Friends and foes: The rocky China-Indian relations

Recently, the 1st of April marked the 70th anniversary of the inception of diplomatic relations between India and China. There is no denial of the significance of these relations at a global level. Fast-forwarding to almost a month later, a video went viral showing a clash between soldiers of the respective countries. Tensions flared up throughout the Himalayan border between India and China. The bone of contention actually lies along the disputed area ‘line of actual control’ which separates the control over the region of both countries. Though the first clash took place on 5th May, when Indian and Chinese soldiers had strife, and both clashed at Pangong Tso lake, which is shared by India and Tibet—a part of China (as China claims), the dissonance can be dated back far before the independence of India from the British, and more or less British powers could also be held liable for this lack of consensus among India and China.

However, to understand these conflicts, we should understand the underlying philosophies of the involved countries before beginning the blame game. Here, India up until now has been much more focused on the five principles of peaceful coexistence, also known as the Panchsheel Treaty, and has tried not to maintain an offensive stance.

On the other hand, China believes in the principle put forth by Mao Zedong, who is considered to be the founding father of the People’s Republic of China. Mao suggested a Hand, Palm and fingers plan, in which he regarded China as the hand, Tibet as its palm, and the five fingers according to him were the Himalayan states of Ladakh, Sikkim, Arunachal Pradesh, Bhutan and Nepal. This has been the expansionist plan of China ever since.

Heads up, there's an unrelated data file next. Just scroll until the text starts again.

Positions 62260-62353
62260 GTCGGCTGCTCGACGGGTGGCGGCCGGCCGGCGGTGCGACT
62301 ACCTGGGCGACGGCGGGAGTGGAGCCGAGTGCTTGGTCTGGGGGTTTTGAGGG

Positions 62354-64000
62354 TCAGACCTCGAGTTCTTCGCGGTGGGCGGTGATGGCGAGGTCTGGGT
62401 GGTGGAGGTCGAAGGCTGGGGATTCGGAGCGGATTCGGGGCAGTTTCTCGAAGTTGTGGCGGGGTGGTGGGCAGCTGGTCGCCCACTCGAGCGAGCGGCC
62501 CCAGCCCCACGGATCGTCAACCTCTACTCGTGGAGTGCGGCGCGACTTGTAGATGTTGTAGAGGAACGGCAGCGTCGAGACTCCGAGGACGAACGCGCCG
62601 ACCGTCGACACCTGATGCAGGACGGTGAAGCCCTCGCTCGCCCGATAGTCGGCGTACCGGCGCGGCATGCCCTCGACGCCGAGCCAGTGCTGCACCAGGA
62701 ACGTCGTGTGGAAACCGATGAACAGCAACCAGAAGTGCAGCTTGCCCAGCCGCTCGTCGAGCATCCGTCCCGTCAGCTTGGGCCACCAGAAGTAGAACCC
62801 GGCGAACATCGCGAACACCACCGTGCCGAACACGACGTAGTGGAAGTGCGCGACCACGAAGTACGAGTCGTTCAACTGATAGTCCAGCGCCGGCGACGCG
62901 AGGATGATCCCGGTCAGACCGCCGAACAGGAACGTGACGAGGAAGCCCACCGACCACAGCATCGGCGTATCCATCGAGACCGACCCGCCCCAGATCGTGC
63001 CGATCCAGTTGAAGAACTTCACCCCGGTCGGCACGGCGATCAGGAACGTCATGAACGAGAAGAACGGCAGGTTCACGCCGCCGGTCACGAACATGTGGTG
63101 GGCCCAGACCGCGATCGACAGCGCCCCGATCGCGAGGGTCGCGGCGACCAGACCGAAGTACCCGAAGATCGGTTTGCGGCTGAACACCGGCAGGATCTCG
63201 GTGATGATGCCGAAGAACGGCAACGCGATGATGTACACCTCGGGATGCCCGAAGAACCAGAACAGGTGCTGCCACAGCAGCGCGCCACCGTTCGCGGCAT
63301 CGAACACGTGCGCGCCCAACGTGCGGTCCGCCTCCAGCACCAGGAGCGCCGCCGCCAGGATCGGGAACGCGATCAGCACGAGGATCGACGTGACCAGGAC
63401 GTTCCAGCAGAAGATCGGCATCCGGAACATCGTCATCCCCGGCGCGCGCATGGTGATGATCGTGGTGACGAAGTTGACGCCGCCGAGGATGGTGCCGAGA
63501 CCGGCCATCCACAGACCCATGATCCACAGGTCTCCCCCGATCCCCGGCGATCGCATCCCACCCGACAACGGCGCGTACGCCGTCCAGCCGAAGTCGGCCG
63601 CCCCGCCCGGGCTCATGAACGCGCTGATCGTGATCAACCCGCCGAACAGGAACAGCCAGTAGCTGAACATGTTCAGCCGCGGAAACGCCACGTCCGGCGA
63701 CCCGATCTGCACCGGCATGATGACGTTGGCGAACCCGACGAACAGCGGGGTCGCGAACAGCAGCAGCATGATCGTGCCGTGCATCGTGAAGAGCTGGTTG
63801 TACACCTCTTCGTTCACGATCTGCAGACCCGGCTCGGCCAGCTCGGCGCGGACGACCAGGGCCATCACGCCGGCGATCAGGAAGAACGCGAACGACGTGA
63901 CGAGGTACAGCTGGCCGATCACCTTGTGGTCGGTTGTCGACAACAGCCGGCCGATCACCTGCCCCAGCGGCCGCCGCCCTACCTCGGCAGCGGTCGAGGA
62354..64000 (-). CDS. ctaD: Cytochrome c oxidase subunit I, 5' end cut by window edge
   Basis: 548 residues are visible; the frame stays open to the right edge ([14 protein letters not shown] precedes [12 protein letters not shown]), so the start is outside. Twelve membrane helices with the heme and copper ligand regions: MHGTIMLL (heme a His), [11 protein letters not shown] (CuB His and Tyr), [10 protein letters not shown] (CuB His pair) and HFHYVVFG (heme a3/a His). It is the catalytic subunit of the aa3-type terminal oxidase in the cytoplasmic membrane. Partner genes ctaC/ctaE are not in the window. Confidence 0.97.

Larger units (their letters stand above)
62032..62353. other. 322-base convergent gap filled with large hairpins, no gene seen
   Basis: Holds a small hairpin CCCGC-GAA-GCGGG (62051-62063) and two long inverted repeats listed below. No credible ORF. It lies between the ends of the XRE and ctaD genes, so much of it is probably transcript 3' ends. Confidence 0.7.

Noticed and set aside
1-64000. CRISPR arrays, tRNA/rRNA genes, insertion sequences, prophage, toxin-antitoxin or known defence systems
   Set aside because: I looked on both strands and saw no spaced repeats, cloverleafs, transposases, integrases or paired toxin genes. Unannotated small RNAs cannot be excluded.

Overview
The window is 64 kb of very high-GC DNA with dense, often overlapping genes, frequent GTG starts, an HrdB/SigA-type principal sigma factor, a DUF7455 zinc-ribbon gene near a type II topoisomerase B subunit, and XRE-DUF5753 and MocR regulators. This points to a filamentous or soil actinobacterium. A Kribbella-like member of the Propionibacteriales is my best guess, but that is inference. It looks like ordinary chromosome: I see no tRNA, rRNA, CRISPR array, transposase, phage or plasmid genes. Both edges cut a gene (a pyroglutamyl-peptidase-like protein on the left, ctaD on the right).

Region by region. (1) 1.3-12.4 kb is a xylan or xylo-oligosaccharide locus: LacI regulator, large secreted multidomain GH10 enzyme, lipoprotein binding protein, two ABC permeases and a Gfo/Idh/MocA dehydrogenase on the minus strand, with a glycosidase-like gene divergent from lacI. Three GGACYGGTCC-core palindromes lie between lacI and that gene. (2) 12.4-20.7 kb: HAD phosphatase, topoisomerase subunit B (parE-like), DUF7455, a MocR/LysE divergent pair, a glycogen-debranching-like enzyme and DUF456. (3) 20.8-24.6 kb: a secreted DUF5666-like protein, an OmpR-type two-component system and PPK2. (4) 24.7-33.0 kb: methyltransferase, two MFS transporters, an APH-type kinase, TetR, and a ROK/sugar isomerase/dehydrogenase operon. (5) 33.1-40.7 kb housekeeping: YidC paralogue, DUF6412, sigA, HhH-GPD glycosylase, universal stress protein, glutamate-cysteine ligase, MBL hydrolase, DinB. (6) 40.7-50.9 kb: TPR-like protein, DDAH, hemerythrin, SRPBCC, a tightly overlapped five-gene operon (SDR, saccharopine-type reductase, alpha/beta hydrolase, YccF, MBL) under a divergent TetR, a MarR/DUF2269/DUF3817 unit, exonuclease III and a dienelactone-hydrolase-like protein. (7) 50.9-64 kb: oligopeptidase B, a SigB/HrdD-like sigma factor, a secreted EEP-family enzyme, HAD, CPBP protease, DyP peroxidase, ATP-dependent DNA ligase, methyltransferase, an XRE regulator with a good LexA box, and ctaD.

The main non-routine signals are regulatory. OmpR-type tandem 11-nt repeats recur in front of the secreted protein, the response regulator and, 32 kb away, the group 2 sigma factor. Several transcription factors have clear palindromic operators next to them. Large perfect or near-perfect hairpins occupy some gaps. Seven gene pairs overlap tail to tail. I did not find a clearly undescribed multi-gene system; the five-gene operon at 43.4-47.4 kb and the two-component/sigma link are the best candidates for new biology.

Apart from this, in the western sector which includes Ladakh and Aksai Chin region, China has been using a cartographic aggression technique, by showing the Macartney-MacDonald line Indo-China border, which gives Aksai Chin, an eastern part of the state of Kashmir to China. The war of 1962 to subjugate Aksai Chin is justified by the same cartographic aggression by using the Macartney-MacDonald line.

Traces which lead to the fact that the British imperialists could also be held liable for all this dissonance can be found in the failure of the Simla Convention. This treaty also defined the boundaries between India, Tibet, and China. All these countries had plenipotentiaries of their own and participated as sovereign states. Later when the draft was put forth, China objected and backed out, as it had clear intentions of expanding its territory. This was in the year 1914, and there was no objection brought by the British government. which ruled India at the time. The one and only underlying reason behind all of this is that Britain needed the support of China, as the World War I, was going on, and it could not afford losing potential allies in the war.

However, India has been striving to maintain its borders as of now, no one can deny that it has been facing threats from different dimensions apart from China, but both the countries cannot afford to wither a long maintained diplomatic relationship. Though India, for now, has substantially improved a lot in ways of maintenance of its borders, it has to be ready for all the circumstances it can possibly face in near future.


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